Andersen: Here’s to the new year! | AspenTimes.com

Andersen: Here’s to the new year!

Now that we’ve passed the formidable segue from holiday blitz to post-party’m denouement, the early weeks of the new year are rife with paralyzing measures of ennui and turkey aftertaste. Welcome to the tryptophan hangover.

Gifts are all unwrapped and glossed over. Holiday-travel debacles are complete and vowed never to be repeated. Family tensions are abating from the smarts endured during the holidays of love. In sum, 2014 has settled into the predictable routine of “another year.”

Now is a time for reflection akin to what the late E.B. White, in a long-ago New Yorker, snipped as the “moment of clarity” we writers occasionally possess and then feel compelled to describe. Here are some musings as we venture into the deepening millennium.

It begins by marveling at “Airborne America,” what must be one the flightiest countries in the world. With 643 million passenger miles logged in 2013, airlines in America carted us back and forth across the airways in staggering numbers.

We’re too busy to drive, too scattered for cohesion and too bored to stay home, so we test the patience of TSA bag searchers who confiscate the tiniest nail files, which we still try to carry on, only to react with surprised indignation when they’re taken away.

Airline security has improved over the strip searches of the past, but it’s still a hassle, especially when your pants are a size too big and tend to waggle down your hips when you raise your arms, beltless, in the scanning booth.

In Aspen, private jets own the skies. Where I live up in the rural Fryingpan Valley, the flight path goes directly over my house. During the holidays I witness about one plane per minute on their final approach to Fun City.

I won’t dare decry this traffic for fear of being branded a radical anti-capitalist, and I know that each passenger soaring overhead contributes to our swell economy, and I know about the ease and convenience of private planes. Still, the onboard luxury and the “ka-chink” of cash registers does little to assuage my sensibilities as jet emissions and noise rain down on my otherwise placid Walden.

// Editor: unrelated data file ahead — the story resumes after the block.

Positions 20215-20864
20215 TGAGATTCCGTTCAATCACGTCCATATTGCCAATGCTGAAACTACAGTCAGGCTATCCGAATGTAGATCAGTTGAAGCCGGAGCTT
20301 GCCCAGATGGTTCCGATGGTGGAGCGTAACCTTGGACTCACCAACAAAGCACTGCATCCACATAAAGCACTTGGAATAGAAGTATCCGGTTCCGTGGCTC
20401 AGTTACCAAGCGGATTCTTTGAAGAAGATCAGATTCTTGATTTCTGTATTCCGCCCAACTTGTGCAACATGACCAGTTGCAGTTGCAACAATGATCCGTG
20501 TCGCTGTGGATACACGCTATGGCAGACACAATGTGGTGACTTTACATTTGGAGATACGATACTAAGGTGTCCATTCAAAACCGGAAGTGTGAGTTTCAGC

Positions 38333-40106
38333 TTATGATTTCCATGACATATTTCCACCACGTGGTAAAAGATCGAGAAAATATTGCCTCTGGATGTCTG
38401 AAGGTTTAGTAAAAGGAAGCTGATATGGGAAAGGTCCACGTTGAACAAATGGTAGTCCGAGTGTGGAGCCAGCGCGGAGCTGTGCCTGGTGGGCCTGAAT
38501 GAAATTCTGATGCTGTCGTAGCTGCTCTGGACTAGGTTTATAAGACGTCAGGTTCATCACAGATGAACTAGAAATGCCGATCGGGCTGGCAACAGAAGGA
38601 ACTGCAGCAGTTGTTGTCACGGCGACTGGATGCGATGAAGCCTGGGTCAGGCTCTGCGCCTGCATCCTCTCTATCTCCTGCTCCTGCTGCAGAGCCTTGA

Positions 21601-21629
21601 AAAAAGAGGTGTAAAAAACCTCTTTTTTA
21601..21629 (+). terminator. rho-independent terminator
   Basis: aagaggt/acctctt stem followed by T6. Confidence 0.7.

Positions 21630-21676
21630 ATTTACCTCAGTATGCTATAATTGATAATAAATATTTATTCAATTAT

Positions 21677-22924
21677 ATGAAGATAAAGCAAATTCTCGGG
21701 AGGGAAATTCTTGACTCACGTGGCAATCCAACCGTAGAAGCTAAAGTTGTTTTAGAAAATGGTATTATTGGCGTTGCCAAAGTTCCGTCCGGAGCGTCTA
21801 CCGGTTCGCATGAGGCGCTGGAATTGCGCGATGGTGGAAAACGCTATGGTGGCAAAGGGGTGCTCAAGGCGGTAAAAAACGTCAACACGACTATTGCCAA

Just when my wife and I thought it was safe to go to the movies we saw “Twelve Years a Slave” and came home shaken and whipped. Scenes of debauched slave marketers and owners wickedly flaying their “property” brought home known horrors with gruesome realism.

It is not that violence doesn’t have a place in story telling, but that audiences have only so much tolerance for the sadism of film producers who lavish the whip graphically and often on paying customers.

A scan of current film synopses reveals that most of today’s pictures capitalize on killing, shooting, stabbing, raping, beating, torturing, drugs, alcoholism and other riveting human foibles.

“Hey, honey,” I ask my wife when considering a film, “how about taking in a blood bath tonight?”

This marks us as quaint, old-fashioned Pollyannas who seek a world view where people are actually nice and stories have meaning beyond bloodletting.

Lastly, I wonder when, if ever, climate change can be discussed as a serious issue that doesn’t trigger consumer umbrage for suggesting that overconsumption lies at its root.

I’m assured by the meliorists that technology will fix it all very nicely and, when that fails, that the next generations will take it on along with Medicare and Social Security. How convenient for us baby boomers to assign accountability to our children’s babies, continuing the legacy of deferral, procrastination and recklessness that we formulated during the Sexual Revolution.

We Americans appear to live in bubbles with osmotic qualities that allow certain stuff to pass in and out, but only where it enriches and gratifies the host. Inside these bubbles we sit happy and feckless, filled with wonder at the world and our exalted positions in it.

I’m as guilty as most, eyeing the world with morbid fascination from my Fryingpan sanctum, holding my breath as a queue of jets roars across the friendly skies above my pastoral and blessed existence.

Here’s to the new year. Gulp!

Paul Andersen’s column appears on Monday. He can be reached by email at andersen@rof.net.


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